While Frontier Nursing University (FNU) has been using a distance education model for more than thirty years, it has always relied on critical in-person sessions of training and fellowship to nurture student success. When COVID-19 began to pose a severe threat in the United States, FNU leadership knew they needed to find a way to keep students safe, while still providing quality education. Now more than ever, the country realizes the value of qualified nurse practitioners and nurse-midwives, and FNU is committed to increasing the number of dedicated individuals heading out to the frontlines. To maintain this commitment, Frontier had to make significant adjustments to some of these foundational sessions, including Frontier Bound, Clinical Bound, and the clinical experience.
When FNU realized the need to redesign Frontier Bound and Clinical Bound sessions, a lot needed to be considered. Both sessions are usually held at the Kentucky campus and allow for time to learn and connect with one another. Frontier Bound is a four-day introduction into the program, while Clinical Bound is a five-day clinical skill-intensive with hands-on training. How could FNU effectively hold these sessions without face-to-face interaction?
FNU faculty quickly began developing a new plan to create a digital format for the sessions, which would still promote community and provide quality education. By expanding the use of Zoom and other video technology, they were still able to benefit from the engagement of face-to-face communications without health risks. Leadership has been pleasantly surprised to find that the new session format has allowed for the same sense of community and renewed inspiration that students and faculty have always looked forward to at these events. Students are reporting positive feedback for session content while still feeling connected and supported.
Some of the specific changes made in the transition to an online format for Frontier Bound included taking extra time to invest in discussions of student concerns in the wake of COVID-19, conducting team-building activities, and assisting students with internet troubleshooting. Small breakout groups were especially helpful in ensuring an intimate setting in the distance environment.
Considering that FNU Clinical Bound sessions are built around hands-on skill-building activities, reworking the program required a lot of dedication as faculty members attempted to produce equivalent training for students. What resulted is a whole new Clinical Bound program designed around online simulations and student reenactments delivered through Zoom meetings. Before the experience began, FNU shipped supplies to each student, such as a suture pad and perineum model. These supplies allowed Clinical Bound Faculty to teach practical skills such as hand placement for birth and suturing. Because students had their own simulation tools, faculty could watch them do return demonstrations. These demonstrations were assessed and graded by faculty when students submitted physical assessment validation videos. Despite all of the changes, FNU educators have continued to see quality work from adaptive students. Notably, FNU’s clinical preceptors rated the students who attended virtual Clinical Bound sessions with very little difference in performance compared to students who had participated in on-site Clinical Bound sessions.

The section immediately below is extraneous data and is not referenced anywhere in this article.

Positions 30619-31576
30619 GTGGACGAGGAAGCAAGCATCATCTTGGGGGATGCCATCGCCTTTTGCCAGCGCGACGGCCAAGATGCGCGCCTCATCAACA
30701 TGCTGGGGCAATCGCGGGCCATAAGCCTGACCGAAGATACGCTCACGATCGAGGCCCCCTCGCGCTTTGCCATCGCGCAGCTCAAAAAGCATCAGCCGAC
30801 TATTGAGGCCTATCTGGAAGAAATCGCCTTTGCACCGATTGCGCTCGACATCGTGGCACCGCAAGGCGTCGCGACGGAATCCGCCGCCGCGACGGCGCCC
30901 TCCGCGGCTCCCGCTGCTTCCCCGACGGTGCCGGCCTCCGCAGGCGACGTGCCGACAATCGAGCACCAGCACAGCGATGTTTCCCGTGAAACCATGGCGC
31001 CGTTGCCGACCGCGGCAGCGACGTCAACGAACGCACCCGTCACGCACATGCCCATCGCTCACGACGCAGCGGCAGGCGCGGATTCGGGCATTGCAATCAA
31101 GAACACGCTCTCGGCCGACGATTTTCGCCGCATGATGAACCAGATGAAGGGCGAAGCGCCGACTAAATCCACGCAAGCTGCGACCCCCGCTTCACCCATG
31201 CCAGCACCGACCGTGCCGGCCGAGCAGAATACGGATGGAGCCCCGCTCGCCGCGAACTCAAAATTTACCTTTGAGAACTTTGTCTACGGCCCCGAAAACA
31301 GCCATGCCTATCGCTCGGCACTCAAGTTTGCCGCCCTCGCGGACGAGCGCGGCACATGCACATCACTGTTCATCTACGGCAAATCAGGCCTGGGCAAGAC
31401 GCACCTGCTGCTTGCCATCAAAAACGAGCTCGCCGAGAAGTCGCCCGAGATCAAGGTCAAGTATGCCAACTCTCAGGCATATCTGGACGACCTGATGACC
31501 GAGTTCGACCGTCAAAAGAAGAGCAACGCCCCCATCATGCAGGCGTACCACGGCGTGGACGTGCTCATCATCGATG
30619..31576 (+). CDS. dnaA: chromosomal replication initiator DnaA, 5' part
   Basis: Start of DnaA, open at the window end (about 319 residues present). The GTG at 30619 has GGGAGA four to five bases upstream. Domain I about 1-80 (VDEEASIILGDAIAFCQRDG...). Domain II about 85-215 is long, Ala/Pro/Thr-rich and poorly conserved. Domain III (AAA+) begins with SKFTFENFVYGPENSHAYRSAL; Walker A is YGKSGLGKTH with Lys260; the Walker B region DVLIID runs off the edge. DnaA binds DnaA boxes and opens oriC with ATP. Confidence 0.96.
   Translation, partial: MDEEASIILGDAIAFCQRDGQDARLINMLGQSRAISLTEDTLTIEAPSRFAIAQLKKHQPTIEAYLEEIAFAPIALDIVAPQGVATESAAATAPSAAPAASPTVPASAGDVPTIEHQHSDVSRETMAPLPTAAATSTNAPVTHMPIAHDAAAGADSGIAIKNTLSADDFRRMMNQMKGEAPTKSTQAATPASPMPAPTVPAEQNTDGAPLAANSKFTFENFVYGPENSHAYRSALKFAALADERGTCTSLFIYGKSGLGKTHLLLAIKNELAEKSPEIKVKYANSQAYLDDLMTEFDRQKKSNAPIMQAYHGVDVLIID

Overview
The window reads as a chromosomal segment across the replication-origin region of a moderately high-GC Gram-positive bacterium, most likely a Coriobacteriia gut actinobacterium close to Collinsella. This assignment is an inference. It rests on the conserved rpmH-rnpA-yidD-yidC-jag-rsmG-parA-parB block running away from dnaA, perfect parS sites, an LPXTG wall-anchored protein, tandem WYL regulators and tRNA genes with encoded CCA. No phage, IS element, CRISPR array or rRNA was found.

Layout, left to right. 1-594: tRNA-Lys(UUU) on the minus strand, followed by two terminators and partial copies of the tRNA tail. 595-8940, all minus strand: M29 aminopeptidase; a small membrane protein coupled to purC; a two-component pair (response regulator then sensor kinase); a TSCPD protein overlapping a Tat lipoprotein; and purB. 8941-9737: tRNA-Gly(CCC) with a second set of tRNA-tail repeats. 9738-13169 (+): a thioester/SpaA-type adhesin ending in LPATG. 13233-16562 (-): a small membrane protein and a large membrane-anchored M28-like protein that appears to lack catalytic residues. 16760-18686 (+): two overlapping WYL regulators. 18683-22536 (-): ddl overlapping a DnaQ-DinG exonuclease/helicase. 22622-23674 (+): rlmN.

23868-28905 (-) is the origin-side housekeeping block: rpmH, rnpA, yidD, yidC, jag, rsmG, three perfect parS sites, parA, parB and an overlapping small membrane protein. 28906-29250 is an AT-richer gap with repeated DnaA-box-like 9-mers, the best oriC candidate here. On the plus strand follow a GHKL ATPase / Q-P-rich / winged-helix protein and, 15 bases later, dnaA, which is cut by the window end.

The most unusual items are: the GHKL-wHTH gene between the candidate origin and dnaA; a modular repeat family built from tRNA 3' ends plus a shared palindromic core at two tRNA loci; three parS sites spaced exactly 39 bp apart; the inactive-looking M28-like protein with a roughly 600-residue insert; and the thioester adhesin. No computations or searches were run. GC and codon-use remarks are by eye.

Following Clinical Bound, the next step in a student’s journey is working alongside a preceptor during their clinical practicum. Unfortunately, as a result of COVID-19, many of Frontier’s clinical sites have been unable to accept students over the past few months. For FNU leadership, translating this aspect of the student experience was undoubtedly the most challenging. However, after weeks of brainstorming and development, Frontier’s dynamic faculty created an equivalent and innovative program to fill this gap.
FNU successfully built a Virtual Clinical Simulations program for displaced clinical students. The program’s state-of-the-art simulation design provides virtual, lifelike scenarios for students. Some topics addressed include: taking patient history, handling pregnancy concerns during the wake of COVID-19, breastfeeding, and postpartum issues. Much like the Clinical Bound training, leadership is receiving positive feedback from students and staff as knowledgeable, confident, new nurse practitioners and nurse-midwives emerge from the program. This type of educational experience replaced 135 hours of the then-minimum requirement of 675 hours of on-site clinical experience during the first months of the Pandemic. This dramatically decreased the stress for FNU’s clinical site placement during this critical period as they adjusted to the demands of the Pandemic. Due to the positive response to these simulated clinical experiences, Frontier will continue to supplement in-person clinical with a selected simulated clinical time that is led by FNU faculty.
Although the Frontier community can’t wait to all unite in in-person fellowship again, we rest easy in the meantime, knowing our students, faculty, and staff continue to exceed expectations in adaptability, kindness, and comprehension.
View this special issue of the FNU Quarterly Bulletin, which focuses on how the FNU community has answered the call to combat the COVID-19 Pandemic.